Did you know the shoulder is the most flexible joint in your body? Unfortunately, as a result, shoulder pain is an extremely common problem that many adults suffer from on a daily basis. Muscle tears, bicep tendonitis, shoulder arthritis, shoulder osteoarthritis, and, mostly commonly, rotator cuff issues affect millions of people in the U.S. every year. Before getting on a operating table, non-surgical procedures need to be considered. We’re here to answer your FAQs on non-surgical alternatives to shoulder pain:
Why are non-surgical procedures effective for shoulder pain? Why should people consider non-surgical procedures before resorting to surgery?
A better question to ask is when is surgery necessary for shoulder pain? In the absence of a life-threatening condition, there are very few conditions that require surgery.
In general, for all conditions, non-surgical options should be exhausted prior to considering surgeryOnly in very rare situations, such as malignant tumors, should surgery for shoulder pain be required immediately rather than evaluated alongside other non-surgical options. Nevertheless, there are situations where surgery will be required to achieve acceptable functional improvement increases. These include:
- Large labral tears, especially those involving the biceps anchor, that have not responded to physical – therapy (PT) and regenerative interventions.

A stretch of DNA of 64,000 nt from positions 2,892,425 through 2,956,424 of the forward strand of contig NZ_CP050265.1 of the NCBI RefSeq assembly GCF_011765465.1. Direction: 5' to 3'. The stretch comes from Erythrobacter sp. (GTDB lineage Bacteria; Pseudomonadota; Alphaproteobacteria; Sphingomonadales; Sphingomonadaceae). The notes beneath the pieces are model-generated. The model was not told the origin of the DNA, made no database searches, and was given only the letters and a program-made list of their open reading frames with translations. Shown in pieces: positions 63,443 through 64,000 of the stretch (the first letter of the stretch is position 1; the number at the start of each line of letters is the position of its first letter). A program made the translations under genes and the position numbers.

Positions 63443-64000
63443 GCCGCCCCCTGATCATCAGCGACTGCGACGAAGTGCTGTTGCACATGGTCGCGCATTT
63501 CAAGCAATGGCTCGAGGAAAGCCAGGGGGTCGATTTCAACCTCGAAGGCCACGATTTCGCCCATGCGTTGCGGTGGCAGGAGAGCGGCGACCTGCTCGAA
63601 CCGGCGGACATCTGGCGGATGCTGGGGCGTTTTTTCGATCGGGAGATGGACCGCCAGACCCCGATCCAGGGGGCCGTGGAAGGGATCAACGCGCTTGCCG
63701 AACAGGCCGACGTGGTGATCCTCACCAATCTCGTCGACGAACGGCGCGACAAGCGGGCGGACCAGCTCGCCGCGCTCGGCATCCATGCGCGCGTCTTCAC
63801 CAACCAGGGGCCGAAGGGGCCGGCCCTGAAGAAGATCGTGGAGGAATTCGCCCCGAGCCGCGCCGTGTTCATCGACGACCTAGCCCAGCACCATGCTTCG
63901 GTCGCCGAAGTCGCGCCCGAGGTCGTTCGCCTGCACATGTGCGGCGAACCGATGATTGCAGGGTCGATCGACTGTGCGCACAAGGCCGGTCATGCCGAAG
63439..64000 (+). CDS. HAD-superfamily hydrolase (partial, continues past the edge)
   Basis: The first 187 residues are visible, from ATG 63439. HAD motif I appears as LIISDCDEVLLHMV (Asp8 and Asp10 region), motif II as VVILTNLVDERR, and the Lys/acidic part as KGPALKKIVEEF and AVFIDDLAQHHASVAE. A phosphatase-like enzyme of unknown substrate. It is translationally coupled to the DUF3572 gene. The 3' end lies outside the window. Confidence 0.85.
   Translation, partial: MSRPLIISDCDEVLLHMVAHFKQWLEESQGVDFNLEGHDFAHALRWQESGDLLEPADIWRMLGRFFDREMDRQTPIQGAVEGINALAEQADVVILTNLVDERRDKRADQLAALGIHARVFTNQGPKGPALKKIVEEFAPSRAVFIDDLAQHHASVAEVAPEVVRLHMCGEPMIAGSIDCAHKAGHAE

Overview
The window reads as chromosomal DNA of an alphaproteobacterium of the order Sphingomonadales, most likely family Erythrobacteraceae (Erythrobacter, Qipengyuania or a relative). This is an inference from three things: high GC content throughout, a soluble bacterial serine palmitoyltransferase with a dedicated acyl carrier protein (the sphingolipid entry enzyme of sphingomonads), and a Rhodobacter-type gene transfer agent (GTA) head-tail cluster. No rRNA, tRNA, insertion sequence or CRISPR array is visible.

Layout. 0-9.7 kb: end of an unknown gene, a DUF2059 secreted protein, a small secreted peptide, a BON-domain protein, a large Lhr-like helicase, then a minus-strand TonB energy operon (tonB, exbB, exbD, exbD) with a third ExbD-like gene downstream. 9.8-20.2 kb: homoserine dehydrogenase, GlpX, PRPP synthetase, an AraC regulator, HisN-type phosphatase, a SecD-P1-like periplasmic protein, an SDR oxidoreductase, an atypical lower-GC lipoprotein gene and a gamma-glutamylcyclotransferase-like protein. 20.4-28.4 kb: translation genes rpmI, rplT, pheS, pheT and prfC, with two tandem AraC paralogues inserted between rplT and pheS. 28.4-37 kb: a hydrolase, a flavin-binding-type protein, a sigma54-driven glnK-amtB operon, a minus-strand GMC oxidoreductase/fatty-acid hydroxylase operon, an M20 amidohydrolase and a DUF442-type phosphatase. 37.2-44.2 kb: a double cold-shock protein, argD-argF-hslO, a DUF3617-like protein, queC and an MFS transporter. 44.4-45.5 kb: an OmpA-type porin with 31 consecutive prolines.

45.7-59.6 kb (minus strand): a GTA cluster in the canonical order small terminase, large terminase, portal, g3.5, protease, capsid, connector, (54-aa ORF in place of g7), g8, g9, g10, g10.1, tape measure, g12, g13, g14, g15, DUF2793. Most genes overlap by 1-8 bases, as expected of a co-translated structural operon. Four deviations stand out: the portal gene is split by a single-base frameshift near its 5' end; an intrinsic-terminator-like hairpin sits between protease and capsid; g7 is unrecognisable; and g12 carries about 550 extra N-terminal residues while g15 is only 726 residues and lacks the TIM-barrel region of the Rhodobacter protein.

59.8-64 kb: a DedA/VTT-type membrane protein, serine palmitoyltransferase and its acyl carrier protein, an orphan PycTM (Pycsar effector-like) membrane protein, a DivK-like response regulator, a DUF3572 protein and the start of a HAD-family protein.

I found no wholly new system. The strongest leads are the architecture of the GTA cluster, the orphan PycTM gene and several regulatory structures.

- Large rotator cuff tears that are clearly limiting the function of the rotator cuff and have not responded to PT or regenerative interventions.
- End-stage osteoarthritis of the shoulder when PT and regenerative interventions have failed to provide relief.
Is there a “typical client” who comes in to receive shoulder pain relief? What activities can lead to shoulder pain?
There is no typical person who suffers from shoulder pain. Most people coming to our clinic with shoulder pain have difficulty identifying a specific single injury that caused it. Younger people tend to experience shoulder injury through sports, especially overhead sports, defined as any sport during which the upper arm and shoulder arc over the head, such as baseball and volleyball. Older people have a wider spectrum of pain presentation, including completely spontaneous onset of pain with no identifiable injury.
Most people that we see suffer from one of the following shoulder issues: osteoarthritis, labral tear, biceps tendon disease, frozen shoulder, rotator cuff syndrome, tendinosis to tendon tear spectrum, AC joint injury and bursitis, a painful condition affecting the sacs that cushion the bones, tendons and muscles near your joints – all of which we could potentially be fixed or managed by platelet-rich plasma therapy (PRP) or stem cell therapy.
PRP and stem cell therapy can also help tremendously with shoulder instabilities and joint laxity with targeted treatment of the joint capsule and glenohumeral (shoulder) ligaments. In less common cases, patients with Ehlers Danlos, mixed connective tissue disease, or those that suffer from non-defined hypermobility may benefit from these regenerative medicine injections directed at the soft tissue stabilizers discussed above.
When would you recommend stem cell therapy vs. platelet-rich plasma (PRP) therapy to treat shoulder pain?
Stem cell treatment is a more powerful tool, but also more expensive. In nearly every scenario, the more effective therapy is stem cell therapy. However, many times PRP will work very well, though it usually takes multiple PRP injections, compared with the results of a single stem cell therapy procedure. In addition to cost, other things to consider when looking at stem cell vs PRP therapy, include: